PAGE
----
Some unwanted Thanksgiving guests are unavoidable — your in-laws, or unbearable extended family. But, odds are, you don’t want to see the fire department show up at your house either, and you can do something about that.
We can joke about it now, but the reality is that cooking fires are the biggest cause of house fires in the United States, and on Thanksgiving Day, they’re much more common.
“On Thanksgiving Day, we see four times the number,” said Dana Baiocco, commissioner of the U.S. Consumer Product Safety Commission, at a holiday safety press event Thursday in Rockville, Maryland.
Co-hosted by celebrity designer and TV personality Sabrina Soto, the event highlighted the latest data on holiday-related consumer injuries and deaths, shared tips on purchasing child-safe toys and featured a series of live demonstrations of how household fires can start and accelerate.
One such demonstration saw firefighters lower a frozen turkey into a fryer full of hot cooking oil — in fact, too much oil. It caused an enormous flash, and if the firefighters on-site had been standing next to the fryer instead of slowly dropping the bird in via pulley, the consequences could have been deadly.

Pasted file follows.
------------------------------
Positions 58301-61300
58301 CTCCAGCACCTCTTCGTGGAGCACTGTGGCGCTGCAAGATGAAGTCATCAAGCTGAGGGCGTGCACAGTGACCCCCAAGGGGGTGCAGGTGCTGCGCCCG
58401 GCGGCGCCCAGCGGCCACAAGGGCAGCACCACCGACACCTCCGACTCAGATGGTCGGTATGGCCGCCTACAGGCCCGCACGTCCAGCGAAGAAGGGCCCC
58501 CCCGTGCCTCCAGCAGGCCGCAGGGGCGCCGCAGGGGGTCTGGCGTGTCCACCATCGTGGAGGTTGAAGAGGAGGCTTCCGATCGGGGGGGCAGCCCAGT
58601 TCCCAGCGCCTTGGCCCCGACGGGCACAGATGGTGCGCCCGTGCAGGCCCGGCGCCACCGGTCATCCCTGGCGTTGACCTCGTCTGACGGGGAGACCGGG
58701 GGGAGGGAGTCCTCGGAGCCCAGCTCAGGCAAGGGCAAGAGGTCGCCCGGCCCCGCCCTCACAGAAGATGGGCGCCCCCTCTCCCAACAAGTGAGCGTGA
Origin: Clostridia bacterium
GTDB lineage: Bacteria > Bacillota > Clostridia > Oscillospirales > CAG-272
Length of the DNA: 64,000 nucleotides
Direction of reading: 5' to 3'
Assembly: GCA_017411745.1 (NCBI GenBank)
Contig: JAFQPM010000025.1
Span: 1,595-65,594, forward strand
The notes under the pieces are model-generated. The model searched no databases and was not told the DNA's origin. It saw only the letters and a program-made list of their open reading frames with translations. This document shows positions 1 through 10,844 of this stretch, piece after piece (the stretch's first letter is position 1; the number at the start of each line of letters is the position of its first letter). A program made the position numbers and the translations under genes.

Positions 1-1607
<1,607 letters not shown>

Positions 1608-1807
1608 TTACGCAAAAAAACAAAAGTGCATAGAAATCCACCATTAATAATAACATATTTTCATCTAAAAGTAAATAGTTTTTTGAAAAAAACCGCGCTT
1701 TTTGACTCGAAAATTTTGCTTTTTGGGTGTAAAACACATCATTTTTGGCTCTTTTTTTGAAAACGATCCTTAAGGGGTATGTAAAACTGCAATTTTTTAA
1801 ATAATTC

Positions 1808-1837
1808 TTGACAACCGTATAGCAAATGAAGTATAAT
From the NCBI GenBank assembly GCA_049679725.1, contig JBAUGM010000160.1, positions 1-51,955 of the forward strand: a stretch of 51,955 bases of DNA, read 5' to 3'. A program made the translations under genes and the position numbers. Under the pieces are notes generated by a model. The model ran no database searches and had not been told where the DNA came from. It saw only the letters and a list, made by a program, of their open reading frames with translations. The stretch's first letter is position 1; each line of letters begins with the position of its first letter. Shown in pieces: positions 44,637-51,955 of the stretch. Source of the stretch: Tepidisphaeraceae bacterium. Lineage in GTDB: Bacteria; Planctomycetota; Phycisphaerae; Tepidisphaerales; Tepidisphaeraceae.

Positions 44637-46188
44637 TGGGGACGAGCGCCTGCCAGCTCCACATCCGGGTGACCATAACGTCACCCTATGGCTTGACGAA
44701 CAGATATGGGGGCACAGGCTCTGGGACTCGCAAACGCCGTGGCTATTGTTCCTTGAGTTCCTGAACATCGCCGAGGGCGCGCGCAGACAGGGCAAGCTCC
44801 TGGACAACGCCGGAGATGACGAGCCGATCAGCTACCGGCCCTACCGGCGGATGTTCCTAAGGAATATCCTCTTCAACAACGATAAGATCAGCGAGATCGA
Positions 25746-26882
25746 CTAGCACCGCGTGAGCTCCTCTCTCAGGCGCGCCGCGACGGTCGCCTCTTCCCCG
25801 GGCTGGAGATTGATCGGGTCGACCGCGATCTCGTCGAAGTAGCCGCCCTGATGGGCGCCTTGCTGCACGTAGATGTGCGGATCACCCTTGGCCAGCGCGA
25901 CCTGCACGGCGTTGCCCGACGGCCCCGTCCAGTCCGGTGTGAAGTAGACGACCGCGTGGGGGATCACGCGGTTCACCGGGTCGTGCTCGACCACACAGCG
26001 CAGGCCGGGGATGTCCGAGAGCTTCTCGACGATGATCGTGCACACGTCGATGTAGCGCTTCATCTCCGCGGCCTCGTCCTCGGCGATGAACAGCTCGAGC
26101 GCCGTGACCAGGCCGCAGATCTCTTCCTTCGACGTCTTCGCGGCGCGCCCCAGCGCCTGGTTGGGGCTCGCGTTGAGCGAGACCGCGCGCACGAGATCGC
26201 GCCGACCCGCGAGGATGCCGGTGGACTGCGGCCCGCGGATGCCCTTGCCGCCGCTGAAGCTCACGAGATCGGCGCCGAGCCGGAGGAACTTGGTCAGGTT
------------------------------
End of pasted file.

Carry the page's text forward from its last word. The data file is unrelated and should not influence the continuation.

“If you’re going to deep fry a turkey, three things to keep in mind,” said Baiocco. “It has to be completely thawed. If you put a frozen turkey in that hot oil it will have disastrous consequences.”
Second, she said, most fryers need about 5 gallons of oil, but if overfilled, lowering the bird into the fryer can cause a spillover, leading to a fire.
But the third and most important thing to remember isn’t about cooking technique, but location.
“Do not use that inside!” Baiocco said. “Not in the garage, not the porch. Get it away from the house.”
It’s not just turkey fryers that keep the fire department busy on Thanksgiving. Baiocco suggested not wearing loose clothing or long sleeves, which could catch fire when you reach for something.
She also said it’s important to keep your cooking space clear of potential fire hazards.
“Sometimes, you leave things behind that you shouldn’t,” said Baiocco. “Leaving your potholders next to the stove, or a bag you just emptied — plastic or paper — they could go up in flames.”
Distractions inside the kitchen can lead to disaster in just a few minutes.
“Put your phones down when you’re cooking,” said Baiocco. “You want to make sure you know where everybody is and what’s going on.”